Top tips for managing stress
Pan Macmillan is excited for 2019 and we’re sure you are too, but the start of a new year is not without its stressful moments as everyone heads back to school, work and “real life” after the holidays.
In this extract, you’ll find practical ways to help manage pressure and how they are beneficial for mental and physical health. This piece is from The Stress Code: From Surviving to Thriving by Richard Sutton, a health and performance educator and consultant, who is considered one of the foremost experts in his field.
· Is an eﬀective stress management/resilience tool. Not only does massage therapy increase vagus nerve activity and raise oxytocin, but it also signiﬁcantly lowers cortisol. Moreover, massage promotes an increase in serotonin and dopamine, which positively inﬂuence cognition and behaviour.
· Controlled breathing exercises may be eﬀective in managing high blood pressure and related health issues.
· Research shows controlled breathing exercises to be eﬀective in managing depression and anxiety disorders.
· Deep diaphragmatic breathing can create improved engagement of numerous regions of the brain, including those responsible for memory and emotional processes.
· The vagus nerve and reduces activity of the stress axis through a survival response called the ‘dive reﬂex’. Additional beneﬁts are achieved through exercise and rhythmic breathing in the water.
· Regular swimming has been shown to dramatically reduce the risk of chronic diseases as well as improve life expectancy.
Cold water (10°C/50°F) or pack (1–2°C/34°–36°F)
· Facial immersion for a period of 30 seconds to 3 minutes triggers vagus nerve activity through its relationship with the trigeminal nerve. This nerve has been used as a reliable measure of vagus nerve functionality and provides a quick and easy solution to managing stressful situations
Regular yoga practice is successful in managing chronic stress and promoting stress resilience.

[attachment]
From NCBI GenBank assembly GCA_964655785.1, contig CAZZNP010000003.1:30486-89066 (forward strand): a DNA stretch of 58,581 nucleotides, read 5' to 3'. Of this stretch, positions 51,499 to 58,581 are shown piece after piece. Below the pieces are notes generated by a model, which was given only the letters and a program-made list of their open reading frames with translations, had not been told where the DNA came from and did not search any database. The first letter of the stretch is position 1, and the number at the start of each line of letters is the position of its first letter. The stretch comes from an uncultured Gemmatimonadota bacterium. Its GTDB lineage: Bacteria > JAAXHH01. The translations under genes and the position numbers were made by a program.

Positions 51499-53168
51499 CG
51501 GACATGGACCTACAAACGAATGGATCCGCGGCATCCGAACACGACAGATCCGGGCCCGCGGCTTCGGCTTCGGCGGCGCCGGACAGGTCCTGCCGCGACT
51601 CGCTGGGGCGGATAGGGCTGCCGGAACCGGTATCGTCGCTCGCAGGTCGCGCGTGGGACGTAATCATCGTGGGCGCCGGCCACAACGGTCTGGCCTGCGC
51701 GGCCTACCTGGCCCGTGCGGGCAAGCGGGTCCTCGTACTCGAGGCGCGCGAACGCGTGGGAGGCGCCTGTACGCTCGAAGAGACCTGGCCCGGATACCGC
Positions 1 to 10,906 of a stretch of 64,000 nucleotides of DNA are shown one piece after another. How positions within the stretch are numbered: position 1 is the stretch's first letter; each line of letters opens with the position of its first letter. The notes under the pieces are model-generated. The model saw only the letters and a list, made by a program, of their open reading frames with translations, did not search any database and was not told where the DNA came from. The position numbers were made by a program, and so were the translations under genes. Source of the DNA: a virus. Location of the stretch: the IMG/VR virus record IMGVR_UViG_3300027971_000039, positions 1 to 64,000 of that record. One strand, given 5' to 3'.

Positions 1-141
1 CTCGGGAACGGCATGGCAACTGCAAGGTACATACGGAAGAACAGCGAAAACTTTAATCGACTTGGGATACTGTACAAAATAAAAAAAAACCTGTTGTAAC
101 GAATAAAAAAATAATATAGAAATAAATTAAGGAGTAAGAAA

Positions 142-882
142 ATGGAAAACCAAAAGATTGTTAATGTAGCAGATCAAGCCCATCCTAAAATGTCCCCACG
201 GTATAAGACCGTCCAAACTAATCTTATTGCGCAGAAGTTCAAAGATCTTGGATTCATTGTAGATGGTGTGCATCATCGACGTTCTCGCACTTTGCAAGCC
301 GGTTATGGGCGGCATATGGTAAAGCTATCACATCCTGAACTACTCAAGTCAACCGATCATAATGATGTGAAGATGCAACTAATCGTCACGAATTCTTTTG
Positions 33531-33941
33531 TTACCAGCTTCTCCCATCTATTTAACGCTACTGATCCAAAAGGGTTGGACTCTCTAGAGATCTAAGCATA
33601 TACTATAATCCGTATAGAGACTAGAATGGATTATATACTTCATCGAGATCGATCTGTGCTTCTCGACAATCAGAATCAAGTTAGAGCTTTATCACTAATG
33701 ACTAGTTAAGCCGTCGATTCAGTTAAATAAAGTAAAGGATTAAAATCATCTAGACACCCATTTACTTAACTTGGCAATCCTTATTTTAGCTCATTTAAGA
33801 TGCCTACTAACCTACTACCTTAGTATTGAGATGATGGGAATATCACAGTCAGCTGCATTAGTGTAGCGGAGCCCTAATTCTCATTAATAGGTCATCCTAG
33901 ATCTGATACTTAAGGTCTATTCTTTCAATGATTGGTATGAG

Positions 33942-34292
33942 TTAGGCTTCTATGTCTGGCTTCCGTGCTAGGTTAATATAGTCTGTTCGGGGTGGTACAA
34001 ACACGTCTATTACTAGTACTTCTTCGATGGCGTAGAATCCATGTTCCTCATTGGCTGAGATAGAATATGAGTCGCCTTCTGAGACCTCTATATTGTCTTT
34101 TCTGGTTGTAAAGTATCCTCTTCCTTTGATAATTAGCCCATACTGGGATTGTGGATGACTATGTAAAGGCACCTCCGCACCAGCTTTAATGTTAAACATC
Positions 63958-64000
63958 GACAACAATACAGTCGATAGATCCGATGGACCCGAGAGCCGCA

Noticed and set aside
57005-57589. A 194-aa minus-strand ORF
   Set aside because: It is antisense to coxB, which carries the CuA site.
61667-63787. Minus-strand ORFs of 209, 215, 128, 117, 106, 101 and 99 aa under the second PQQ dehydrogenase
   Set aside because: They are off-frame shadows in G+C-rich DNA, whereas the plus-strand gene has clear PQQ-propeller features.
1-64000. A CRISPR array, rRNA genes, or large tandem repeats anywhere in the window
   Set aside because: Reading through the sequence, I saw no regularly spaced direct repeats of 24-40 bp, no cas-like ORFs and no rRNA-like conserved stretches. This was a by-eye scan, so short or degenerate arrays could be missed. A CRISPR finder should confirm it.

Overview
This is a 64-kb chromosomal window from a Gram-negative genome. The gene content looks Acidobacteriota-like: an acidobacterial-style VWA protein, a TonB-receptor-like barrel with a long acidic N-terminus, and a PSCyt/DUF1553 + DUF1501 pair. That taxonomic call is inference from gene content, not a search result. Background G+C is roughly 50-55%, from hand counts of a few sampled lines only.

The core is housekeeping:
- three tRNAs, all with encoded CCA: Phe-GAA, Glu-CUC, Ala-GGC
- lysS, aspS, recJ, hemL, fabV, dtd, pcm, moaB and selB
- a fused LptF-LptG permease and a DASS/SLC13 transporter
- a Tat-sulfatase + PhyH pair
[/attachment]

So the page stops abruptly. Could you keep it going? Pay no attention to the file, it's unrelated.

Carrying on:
Yoga is more than a simple exercise routine. It encompasses:
· physical postures and exercises
· breathing exercises
· deep relaxation techniques, and
· meditation and/or mindfulness practices.
These activities promote physical strength and ﬂexibility, enhance respiratory functioning, increase the ability to release tension, and improve cognitive and emotional integrity. Studies show that yoga is successful in improving behaviour and reducing stress in children. Studies have shown that yoga practice is eﬀective in reducing the symptoms of depression and lowering cortisol in depressed patients. Daily yoga practice in healthy individuals can result in a 40% reduction in cortisol levels.
Meditation is a form of mental training that aims to improve an individual’s attention and emotional self-regulation.
· Meditation has beneﬁcial eﬀects in a number of important cognitive domains, including attention, memory, verbal ﬂuency, executive function, processing speed, overall cognitive ﬂexibility and conﬂict monitoring, and can even enhance creativity.
· Can lower cortisol and reduce stress responses.
· Helps to dramatically improve connectivity and functionality within the brain.
· Meditation training enhances the structural properties of the brain in no less than eight speciﬁc regions and protects the brain against ageing.
· It positively aﬀects our DNA in such a way that it reduces inﬂammation and improves immune regulation.
· Meditation practice in younger individuals increases brain size and volume.
· Each form of meditation brings with it its own unique beneﬁts, which can be tailored to your needs.
Music is a powerful tool in promoting stress resilience.
· Listening to slow, calming music increases vagal tone and oxytocin levels.
· Relaxing music also lowers cortisol and increases dopamine, opioids, serotonin and beta-endorphins.
· Pleasurable music increases blood ﬂow to areas of the brain responsible for:
· Listening to relaxing music prior to a stressful event increases alertness and arousal and enhances recovery after the event.
· Listening to nature sounds prior to a stressful event lowers cortisol and stress hormone responses.
Listening to calming music:
· can promote deep relaxation by altering brain wave states in favour of alpha, and possibly even theta, waves
· increases levels of Immunoglobulin A (IgA), a powerful antibody that provides increased protection against pathogens
· reduces inﬂammation, speciﬁcally the pro-inﬂammatory molecule known as IL-6
· before bed improves all aspects of sleep and is highly eﬀective in managing insomnia.
· Listening to classical music reduces allergic reactions to food.
· Listening to Mozart has been shown to increase growth hormone levels.
· Listening to music during aerobic exercise increases performance and time to exhaustion.